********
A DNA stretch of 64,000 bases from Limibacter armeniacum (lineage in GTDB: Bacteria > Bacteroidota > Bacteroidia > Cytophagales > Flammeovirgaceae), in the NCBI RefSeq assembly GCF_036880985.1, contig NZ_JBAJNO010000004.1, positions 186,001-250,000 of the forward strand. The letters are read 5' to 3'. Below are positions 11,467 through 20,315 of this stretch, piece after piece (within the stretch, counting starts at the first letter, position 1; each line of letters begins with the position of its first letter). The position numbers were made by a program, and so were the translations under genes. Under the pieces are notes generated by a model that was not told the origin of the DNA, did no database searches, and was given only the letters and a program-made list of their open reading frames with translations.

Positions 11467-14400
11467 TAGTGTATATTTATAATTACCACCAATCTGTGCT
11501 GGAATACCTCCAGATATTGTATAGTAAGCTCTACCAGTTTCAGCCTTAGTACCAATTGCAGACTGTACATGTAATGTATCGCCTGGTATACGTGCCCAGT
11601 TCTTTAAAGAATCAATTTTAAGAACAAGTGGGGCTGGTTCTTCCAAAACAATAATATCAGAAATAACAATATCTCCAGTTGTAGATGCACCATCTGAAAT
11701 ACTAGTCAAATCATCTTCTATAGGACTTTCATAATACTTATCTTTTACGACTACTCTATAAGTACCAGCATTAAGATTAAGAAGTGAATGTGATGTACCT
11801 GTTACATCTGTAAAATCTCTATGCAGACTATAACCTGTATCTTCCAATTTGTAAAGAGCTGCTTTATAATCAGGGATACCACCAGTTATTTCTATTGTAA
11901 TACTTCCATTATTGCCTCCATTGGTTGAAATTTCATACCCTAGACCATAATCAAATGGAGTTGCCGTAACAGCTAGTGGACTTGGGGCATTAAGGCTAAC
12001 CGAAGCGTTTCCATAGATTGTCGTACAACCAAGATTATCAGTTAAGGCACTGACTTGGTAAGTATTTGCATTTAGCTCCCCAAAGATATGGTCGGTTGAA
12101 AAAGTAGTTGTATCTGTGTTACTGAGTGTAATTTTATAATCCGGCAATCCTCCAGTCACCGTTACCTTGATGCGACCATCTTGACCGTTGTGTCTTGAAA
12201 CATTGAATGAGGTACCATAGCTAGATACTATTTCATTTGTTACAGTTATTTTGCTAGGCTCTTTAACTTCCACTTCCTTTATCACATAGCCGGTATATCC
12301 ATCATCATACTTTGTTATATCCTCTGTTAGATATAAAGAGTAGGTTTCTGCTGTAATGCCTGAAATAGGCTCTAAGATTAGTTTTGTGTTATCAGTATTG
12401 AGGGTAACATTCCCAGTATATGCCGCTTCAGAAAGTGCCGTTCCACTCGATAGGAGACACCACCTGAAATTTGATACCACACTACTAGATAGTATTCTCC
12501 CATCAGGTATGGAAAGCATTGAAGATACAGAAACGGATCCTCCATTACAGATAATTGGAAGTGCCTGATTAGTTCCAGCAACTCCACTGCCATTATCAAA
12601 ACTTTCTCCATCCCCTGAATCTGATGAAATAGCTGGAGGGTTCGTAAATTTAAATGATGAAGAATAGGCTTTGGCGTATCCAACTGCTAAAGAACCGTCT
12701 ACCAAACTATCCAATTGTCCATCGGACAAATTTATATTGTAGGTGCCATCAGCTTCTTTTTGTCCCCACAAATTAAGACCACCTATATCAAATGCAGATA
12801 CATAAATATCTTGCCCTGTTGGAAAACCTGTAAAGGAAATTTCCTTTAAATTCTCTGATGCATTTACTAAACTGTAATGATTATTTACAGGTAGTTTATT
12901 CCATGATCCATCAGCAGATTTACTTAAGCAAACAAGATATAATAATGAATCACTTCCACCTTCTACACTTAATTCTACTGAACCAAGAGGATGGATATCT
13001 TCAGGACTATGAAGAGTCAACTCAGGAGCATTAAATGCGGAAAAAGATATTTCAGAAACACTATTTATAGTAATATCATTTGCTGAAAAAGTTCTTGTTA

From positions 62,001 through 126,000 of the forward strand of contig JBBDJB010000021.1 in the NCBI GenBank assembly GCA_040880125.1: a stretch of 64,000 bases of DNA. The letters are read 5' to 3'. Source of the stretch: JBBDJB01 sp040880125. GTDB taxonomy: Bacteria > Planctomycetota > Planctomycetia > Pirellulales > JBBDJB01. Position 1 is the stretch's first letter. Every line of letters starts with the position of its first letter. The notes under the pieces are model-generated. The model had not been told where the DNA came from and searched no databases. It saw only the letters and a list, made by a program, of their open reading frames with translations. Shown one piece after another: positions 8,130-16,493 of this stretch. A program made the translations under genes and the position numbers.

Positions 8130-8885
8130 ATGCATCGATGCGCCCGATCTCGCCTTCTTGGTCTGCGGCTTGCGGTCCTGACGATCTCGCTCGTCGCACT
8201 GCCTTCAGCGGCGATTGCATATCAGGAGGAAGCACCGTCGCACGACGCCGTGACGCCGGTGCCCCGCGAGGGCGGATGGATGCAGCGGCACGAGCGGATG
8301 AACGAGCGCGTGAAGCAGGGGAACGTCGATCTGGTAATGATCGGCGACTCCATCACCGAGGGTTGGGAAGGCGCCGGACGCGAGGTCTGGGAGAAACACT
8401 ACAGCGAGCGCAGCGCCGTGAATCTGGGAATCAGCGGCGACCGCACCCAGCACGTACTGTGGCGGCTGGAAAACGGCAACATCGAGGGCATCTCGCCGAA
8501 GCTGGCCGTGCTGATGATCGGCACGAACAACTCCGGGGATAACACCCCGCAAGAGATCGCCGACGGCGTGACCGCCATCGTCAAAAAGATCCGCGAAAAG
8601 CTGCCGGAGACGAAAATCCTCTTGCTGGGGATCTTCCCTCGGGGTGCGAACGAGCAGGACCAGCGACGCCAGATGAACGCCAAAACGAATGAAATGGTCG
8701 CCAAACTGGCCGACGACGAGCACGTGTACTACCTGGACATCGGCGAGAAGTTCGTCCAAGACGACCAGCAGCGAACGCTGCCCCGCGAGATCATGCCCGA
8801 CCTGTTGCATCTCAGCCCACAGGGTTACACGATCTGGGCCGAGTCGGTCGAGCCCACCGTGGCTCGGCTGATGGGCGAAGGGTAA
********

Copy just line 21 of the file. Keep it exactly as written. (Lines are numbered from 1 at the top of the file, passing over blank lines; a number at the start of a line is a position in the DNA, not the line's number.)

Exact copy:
Positions 8130-8885